There's been a new rise in the discussion of the need for a "Younger YA" or an "Upper Middle Grade" which is a wonderful development. Even though it will be a long road to actually see this change executed in the publishing world, the more times we have conversations like this, and the more authors, like Angie Thomas, who call attention to the need for it and want to write it, the closer we'll get. I'm hopeful that one day, we'll finally have books to build bridges between middle grade and YA and YA and adult as we're missing the connection points on both sides.
I think that having books for the 12, 13, and possibly 14 year olds to read until they're ready for the gritty reality of YA is the most important spot we're missing because so many kids quit reading in that time. It's hard to stay dedicated to a hobby that doesn't seem to care about you anymore. Kids who love to read do find ways around it (continuing with middle grade, launching into YA early), or, like me, read classics to fill the space.
Through sixth and seventh grade when I'd devoured most of the middle grade books out there, I turned to my mom and my teachers, asking what I could read that would be challenging enough but also appropriate because that's still a real factor at that age.
I read lots of classics in the break between kids books. I loved A Tree Grows in Brooklyn, Pride and Prejudice, and Little Women (though I'm still not sure if I finished that entire book). My mom started reading classics in her free time to see if they would be a. good fit for me. These books didn't feel like they were for me, and I didn't care for them quite as much as kid lit, but it kept me reading long enough to make it to YA.
Most kids, though, aren't attached to reading enough to settle for books that aren't quite right or scrounge for new books themselves. They want to see themselves directly represented. They still want to read up. There are only a sprinkling of books about freshmen and sophomores, and, where they exist, they're shelved with the YA that has 16 and 18 year old protagonists. They're too young for the kids who stumble upon them eventually, but they're the kind of books you look back at longingly, wishing you'd known they existed only a year or two before.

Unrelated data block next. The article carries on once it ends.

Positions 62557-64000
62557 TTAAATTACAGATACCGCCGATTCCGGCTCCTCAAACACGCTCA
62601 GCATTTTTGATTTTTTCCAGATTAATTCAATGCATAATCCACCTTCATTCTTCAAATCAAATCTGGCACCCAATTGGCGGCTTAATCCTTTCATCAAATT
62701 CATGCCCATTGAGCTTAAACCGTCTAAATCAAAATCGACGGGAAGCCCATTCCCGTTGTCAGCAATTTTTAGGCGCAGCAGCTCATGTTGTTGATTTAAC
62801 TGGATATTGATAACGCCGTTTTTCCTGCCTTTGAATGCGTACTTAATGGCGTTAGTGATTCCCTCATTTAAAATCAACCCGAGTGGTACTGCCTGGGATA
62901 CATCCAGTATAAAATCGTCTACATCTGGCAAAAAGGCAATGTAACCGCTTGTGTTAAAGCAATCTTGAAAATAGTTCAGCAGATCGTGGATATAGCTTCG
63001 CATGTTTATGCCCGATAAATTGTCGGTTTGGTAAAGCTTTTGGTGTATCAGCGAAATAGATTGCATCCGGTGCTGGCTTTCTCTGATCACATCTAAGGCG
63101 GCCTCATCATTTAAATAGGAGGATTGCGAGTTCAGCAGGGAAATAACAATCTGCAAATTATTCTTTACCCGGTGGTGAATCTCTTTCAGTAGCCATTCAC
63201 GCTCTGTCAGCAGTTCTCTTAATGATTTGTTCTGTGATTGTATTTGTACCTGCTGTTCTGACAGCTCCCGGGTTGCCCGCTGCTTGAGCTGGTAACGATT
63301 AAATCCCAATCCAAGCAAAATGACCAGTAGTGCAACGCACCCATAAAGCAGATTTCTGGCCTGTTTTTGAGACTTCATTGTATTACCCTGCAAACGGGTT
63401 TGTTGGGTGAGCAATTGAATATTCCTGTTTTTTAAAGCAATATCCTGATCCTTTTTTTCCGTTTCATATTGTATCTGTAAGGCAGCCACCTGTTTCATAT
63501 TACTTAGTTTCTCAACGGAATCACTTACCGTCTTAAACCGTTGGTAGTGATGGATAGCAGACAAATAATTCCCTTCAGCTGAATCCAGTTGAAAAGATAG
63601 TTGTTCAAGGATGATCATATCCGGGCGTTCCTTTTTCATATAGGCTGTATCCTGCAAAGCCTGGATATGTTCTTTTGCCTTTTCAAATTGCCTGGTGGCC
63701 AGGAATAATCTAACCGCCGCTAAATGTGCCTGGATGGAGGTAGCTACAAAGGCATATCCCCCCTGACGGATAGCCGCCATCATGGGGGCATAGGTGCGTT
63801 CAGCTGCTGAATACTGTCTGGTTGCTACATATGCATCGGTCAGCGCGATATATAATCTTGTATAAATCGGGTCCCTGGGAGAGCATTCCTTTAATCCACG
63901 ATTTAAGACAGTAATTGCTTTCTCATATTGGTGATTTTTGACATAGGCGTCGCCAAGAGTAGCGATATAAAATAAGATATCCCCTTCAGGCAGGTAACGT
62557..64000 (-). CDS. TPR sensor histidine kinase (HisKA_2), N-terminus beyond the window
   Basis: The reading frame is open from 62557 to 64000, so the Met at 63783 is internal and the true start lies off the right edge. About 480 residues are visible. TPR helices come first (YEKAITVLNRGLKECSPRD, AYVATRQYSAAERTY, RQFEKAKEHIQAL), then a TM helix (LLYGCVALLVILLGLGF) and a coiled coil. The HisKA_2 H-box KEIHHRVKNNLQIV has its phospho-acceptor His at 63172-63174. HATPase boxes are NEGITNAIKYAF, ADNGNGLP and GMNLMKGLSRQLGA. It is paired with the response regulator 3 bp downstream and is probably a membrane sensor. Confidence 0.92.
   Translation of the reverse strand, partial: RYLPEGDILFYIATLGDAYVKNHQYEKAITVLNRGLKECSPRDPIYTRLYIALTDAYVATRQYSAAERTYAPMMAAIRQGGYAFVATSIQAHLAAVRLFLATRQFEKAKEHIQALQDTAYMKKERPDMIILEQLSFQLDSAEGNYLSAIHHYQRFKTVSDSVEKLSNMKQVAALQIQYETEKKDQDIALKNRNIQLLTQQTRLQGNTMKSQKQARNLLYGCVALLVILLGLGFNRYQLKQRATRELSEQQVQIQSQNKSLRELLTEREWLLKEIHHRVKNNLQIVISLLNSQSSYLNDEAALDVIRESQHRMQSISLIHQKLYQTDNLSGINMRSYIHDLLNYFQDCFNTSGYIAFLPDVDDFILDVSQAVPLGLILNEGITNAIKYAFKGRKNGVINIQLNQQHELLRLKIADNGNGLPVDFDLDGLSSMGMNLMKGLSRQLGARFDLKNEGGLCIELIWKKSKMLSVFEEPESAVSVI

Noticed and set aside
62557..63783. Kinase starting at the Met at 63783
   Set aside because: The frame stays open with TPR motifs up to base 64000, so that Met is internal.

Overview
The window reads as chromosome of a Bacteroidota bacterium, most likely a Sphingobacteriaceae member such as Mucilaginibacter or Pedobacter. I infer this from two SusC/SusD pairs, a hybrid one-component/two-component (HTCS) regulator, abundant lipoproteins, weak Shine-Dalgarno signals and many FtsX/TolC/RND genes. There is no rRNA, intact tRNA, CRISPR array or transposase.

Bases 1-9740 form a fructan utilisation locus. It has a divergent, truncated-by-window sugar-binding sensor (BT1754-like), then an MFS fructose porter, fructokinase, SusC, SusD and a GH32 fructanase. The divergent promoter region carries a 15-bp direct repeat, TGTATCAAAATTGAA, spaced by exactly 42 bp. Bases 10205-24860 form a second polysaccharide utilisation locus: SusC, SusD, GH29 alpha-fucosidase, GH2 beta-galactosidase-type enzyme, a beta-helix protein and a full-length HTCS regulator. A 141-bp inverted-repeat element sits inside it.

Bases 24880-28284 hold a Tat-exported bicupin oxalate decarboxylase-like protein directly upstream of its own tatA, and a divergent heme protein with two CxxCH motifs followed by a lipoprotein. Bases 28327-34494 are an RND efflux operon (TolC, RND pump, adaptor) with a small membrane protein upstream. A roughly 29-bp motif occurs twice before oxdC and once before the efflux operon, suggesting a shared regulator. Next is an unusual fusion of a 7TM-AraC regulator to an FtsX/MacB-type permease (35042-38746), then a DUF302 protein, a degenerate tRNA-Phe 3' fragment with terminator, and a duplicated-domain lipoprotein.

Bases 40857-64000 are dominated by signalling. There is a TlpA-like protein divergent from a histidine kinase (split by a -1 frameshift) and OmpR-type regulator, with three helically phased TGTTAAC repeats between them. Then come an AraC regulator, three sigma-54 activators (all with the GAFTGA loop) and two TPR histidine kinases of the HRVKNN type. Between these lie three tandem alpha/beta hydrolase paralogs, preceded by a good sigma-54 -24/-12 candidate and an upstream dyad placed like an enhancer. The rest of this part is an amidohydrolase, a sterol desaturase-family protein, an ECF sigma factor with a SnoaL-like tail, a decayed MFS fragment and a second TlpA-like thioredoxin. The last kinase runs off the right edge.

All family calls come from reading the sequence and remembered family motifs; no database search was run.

Beyond creating books with protagonists for this underserved age groups and telling them stories that are interesting to them and appropriate, we need to get better at subcategorizing YA because books for all of these underserved ages exist, they're just few and far between and hidden from view.
12-18 is a huge span of ages. Most 12 and 13 year olds don't even go to school in the same building as the high schoolers. They still haven't been exposed to what high school is like, and, reading about a junior or senior won't give them any insight into navigating freshman year. Not having some bridge category and lumping these kids in with the rest of the high schoolers is lazy and damaging to the overall goal of keeping people reading.
I'm glad that people with such sway in the YA community like Angie and others who hav joined the conversation are putting out the call and considering writing books for those kids. I also love that, not only are we pushing for those books to exist, we're pushing to label them as such. If there was better grouping of books by protagonist age, it would be far easier for everyone to identify the phase of life they're interested in reading about. It would make a more satisfying reading experience for everyone, allowing an awareness for the kind of content and appeal to expect from a book before you commit to it.
Posts Like This
Discussion of NA: Here
Links of Interes:
Summer Bird Blue: Review Here
The Year They Fell: Review Here
99 Days: Review Here
Safe Space Books: Here